Semiconductor companies, today, are in a difficult position as after years of regular innovation with silicon, which allowed them to generate consistent profits and performance improvements over many years, they are now struggling to generate more value out of silicon.
The question for many has been what material could replace silicon and graphene has been touted as having the potential to equal or surpass silicon’s performance.
In a nutshell, the concept of deploying materials as near perfect sheets just one atom thick, which have totally predictable electrical characteristics, offers a completely new way of constructing the semiconductor devices we’re all dependent on.
In recent years potential performance improvements in silicon have slowed and as described by one analyst, silicon is now becoming mortal.
In response, the semiconductor industry has been experimenting with a number of exotic new materials, such as silicene, germanene, and black phosphorous, but graphene is seen as having the greatest potential. However, until this point graphene has only ever been grown in small quantities in laboratories by the scientific community and graphene’s commercialisation could be anything up to 25 years away and will require substantial investment in both R&D and capital costs to bring it into production.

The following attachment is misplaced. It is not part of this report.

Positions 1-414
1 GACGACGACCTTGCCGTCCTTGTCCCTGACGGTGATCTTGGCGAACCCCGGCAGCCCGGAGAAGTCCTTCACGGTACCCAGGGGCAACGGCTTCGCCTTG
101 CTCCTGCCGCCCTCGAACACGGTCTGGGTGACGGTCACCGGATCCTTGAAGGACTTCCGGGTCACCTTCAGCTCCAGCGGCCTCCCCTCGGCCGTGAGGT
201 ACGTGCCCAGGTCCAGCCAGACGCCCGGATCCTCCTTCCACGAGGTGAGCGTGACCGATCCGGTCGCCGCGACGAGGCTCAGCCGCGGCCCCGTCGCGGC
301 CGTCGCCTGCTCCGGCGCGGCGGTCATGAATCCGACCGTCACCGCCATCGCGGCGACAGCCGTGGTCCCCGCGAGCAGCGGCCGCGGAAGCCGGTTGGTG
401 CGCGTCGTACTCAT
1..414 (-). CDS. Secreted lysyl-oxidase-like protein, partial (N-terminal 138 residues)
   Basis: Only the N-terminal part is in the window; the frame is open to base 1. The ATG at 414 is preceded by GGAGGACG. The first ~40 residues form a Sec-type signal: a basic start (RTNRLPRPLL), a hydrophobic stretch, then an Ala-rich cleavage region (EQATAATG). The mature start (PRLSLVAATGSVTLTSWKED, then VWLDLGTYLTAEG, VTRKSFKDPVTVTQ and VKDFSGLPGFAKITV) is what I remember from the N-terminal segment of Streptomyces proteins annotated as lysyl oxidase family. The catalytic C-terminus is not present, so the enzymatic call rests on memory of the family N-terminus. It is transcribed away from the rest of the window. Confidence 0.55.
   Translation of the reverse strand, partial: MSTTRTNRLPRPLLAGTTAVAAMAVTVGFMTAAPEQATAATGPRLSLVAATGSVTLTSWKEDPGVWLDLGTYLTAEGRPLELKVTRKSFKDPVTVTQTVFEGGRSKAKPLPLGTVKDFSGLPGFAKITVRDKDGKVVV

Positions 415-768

Without developing industrial processes, tools and equipment, there’s a risk graphene will never deliver its potential and will forever be caught in a catch 22 of hyperbole.
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